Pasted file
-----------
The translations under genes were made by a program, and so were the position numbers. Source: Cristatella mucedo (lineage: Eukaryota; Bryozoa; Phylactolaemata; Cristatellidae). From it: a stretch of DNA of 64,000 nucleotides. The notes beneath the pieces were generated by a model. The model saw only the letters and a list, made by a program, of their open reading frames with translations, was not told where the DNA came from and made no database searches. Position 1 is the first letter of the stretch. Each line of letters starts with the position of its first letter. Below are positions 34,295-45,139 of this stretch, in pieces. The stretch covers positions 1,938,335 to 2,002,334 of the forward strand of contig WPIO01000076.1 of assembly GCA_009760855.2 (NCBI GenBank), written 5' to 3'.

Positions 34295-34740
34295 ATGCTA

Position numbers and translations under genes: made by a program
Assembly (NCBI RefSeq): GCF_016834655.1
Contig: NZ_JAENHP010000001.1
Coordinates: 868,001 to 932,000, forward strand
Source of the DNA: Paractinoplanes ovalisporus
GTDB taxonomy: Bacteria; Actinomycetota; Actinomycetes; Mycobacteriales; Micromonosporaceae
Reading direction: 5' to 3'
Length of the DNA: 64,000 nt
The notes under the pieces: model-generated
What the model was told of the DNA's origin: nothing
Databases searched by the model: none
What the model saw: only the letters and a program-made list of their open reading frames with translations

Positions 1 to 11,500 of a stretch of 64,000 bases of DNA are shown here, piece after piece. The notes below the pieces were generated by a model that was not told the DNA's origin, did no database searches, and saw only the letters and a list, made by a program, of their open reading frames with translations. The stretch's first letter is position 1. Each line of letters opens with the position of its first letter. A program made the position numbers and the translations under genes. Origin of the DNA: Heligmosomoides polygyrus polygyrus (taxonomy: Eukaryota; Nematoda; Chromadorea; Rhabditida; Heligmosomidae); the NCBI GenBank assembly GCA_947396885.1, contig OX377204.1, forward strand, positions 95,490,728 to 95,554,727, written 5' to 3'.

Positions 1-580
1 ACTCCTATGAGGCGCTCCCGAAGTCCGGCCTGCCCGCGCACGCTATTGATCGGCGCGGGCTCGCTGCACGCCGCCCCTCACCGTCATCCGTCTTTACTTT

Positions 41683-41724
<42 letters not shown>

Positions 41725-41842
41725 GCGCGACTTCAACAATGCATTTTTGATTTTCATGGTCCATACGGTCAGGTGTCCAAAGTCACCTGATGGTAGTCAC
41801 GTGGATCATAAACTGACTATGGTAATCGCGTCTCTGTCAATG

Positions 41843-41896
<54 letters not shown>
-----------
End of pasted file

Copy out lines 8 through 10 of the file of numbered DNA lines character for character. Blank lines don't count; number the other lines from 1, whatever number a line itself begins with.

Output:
Source of the DNA: Paractinoplanes ovalisporus
GTDB taxonomy: Bacteria; Actinomycetota; Actinomycetes; Mycobacteriales; Micromonosporaceae
Reading direction: 5' to 3'